Source: Netgear

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  • dontlistentome - Tuesday, March 14, 2023 - link

    Just looked up the TPlink one - it has a 75w PSU. That's madness.

    Even if it uses only a third of that, it's going to cost €100/£90 a year in power alone in much of Europe.
  • skaurus - Tuesday, March 14, 2023 - link

    That sounded crazy for me, but with 40 eurocents per kWh in Germany (average price per some article) I came up with 88 euro per year (7.5 per month), so close enough. Still crazy. So, energy efficient hardware can save hundreds of euro per year.
  • antonkochubey - Tuesday, March 14, 2023 - link

    I'm in Latvia and our current electricity price is 0.14 EUR/kWh. 0.40 seems insanely high - like, 2022 end of summer high. Or maybe Germany has a shitty power grid and generation infrastructure (spoiler: it does).
  • KantoorLezer - Wednesday, March 15, 2023 - link

    My current price in The Netherlands is still 92 eurocents per kWh. But the government pays the difference over 40c. I expect my price to go down soon...
  • Samus - Wednesday, March 15, 2023 - link

    Most office PC's still idle around 40w and that's 24/7 best case scenario (since 8 hours a day they are actively used.)
  • notR1CH - Tuesday, March 14, 2023 - link

    Manufacturers like to advertise "maximum power", ignoring the fact that an AP transmitting at 3x the power of a phone means that the phone will be able to see the AP but the AP won't see the phone. For Wi-Fi, a balanced low power environment is generally better, it creates less interference and allows more power saving. Give me more spatial streams and higher antenna gain instead of more TX power!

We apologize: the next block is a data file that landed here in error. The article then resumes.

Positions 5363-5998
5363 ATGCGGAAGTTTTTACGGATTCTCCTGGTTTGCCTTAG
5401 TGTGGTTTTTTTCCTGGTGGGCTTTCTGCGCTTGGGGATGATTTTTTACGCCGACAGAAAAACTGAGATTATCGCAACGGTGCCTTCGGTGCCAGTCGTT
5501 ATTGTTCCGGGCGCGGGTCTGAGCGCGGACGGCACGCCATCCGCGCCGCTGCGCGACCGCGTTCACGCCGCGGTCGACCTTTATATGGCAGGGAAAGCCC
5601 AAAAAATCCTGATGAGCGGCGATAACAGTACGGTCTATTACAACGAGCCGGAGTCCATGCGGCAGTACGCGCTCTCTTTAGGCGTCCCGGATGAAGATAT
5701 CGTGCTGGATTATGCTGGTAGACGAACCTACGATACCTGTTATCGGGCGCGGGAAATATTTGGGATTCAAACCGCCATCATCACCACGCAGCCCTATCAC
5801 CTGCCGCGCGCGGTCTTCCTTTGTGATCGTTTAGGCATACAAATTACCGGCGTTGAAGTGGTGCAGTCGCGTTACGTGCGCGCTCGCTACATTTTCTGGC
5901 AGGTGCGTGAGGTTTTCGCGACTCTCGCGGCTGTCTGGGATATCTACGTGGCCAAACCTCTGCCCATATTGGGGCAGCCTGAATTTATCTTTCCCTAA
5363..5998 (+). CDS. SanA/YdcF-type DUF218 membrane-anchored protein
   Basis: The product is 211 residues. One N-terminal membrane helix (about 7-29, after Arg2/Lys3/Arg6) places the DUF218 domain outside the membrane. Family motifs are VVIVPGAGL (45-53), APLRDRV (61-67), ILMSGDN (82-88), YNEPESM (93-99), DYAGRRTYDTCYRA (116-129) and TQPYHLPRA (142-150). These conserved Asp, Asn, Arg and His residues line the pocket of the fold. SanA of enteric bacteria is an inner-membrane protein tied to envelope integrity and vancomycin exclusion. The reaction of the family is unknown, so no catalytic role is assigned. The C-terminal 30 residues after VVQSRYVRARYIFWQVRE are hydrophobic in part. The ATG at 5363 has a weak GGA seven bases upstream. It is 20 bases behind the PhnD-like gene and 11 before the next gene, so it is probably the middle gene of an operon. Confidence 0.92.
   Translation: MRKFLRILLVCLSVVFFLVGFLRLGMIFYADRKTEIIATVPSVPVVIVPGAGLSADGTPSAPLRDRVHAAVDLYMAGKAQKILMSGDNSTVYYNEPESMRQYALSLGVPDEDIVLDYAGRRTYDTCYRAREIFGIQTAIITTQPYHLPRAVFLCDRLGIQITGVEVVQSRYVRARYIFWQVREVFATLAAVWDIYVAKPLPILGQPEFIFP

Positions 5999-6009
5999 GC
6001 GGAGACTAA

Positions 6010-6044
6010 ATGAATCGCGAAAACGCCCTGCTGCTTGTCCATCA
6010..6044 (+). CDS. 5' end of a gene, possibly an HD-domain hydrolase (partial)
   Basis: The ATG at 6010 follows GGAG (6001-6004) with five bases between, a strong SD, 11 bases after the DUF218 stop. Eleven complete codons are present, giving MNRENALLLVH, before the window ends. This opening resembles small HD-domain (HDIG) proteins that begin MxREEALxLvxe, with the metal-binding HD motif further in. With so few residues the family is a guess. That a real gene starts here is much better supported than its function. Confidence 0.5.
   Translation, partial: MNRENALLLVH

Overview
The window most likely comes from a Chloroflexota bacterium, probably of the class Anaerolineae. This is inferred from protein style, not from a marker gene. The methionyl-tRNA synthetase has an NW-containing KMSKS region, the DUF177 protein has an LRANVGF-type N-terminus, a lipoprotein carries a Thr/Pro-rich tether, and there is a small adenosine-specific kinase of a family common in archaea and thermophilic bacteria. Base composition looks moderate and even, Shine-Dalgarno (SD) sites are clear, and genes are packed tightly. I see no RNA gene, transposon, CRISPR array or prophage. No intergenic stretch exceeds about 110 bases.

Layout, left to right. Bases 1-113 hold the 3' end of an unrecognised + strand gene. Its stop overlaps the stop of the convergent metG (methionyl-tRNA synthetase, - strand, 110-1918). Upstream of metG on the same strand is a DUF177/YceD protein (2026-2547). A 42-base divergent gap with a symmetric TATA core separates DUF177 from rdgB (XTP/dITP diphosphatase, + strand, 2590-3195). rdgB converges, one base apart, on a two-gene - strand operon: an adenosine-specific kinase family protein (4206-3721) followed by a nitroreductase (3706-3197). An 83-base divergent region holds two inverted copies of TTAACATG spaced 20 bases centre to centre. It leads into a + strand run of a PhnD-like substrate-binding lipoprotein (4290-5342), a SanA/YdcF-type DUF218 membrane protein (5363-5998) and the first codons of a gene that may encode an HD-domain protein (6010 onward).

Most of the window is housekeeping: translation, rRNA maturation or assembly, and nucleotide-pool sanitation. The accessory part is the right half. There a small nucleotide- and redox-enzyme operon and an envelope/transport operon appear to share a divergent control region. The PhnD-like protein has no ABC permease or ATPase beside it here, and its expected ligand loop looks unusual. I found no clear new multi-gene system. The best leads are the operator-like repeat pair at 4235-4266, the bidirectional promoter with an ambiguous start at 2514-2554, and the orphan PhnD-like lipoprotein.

• Samus - Wednesday, March 15, 2023 - link

    My guess is most of the power draw is the 10GBe ports. Even with EEE they are incredibly power hungry and with Intel NIC's recently having issues with green ethernet topology (it's disabled by default in drivers) I suspect, whatever NIC this router is using (Broadcom seems to be the only other player with economical 10GBe PHY's) has EEE disabled by default as well.

    I'd be willing to bet if the handshake was at 1GBe (which would make this entire router kind of unnecessary) the overall power draw with a maxed SoC and WiFi radio would be pretty low, ~24w like most current routers.

    The other reason there seems to be so much headroom in modern PSU's is for USB accessories. Many people plug a USB 3.0 HDD\SSD into their router and those alone can draw 12w and the USB 3.1 standard required headroom for 15w.
  • Wrs - Wednesday, March 15, 2023 - link

    Aren't the antennae on a router a fair bit larger than on a phone? That would suggest they can listen better and justify a stronger transmit radio.
  • Skeptical123 - Thursday, March 16, 2023 - link

    Yup. ignore notR1CH
  • haukionkannel - Tuesday, March 14, 2023 - link

    Well the good point is that it finally have 10Gb port...
    Maybe time to upgrade router next year, hopefully to something that use little less power to make this same...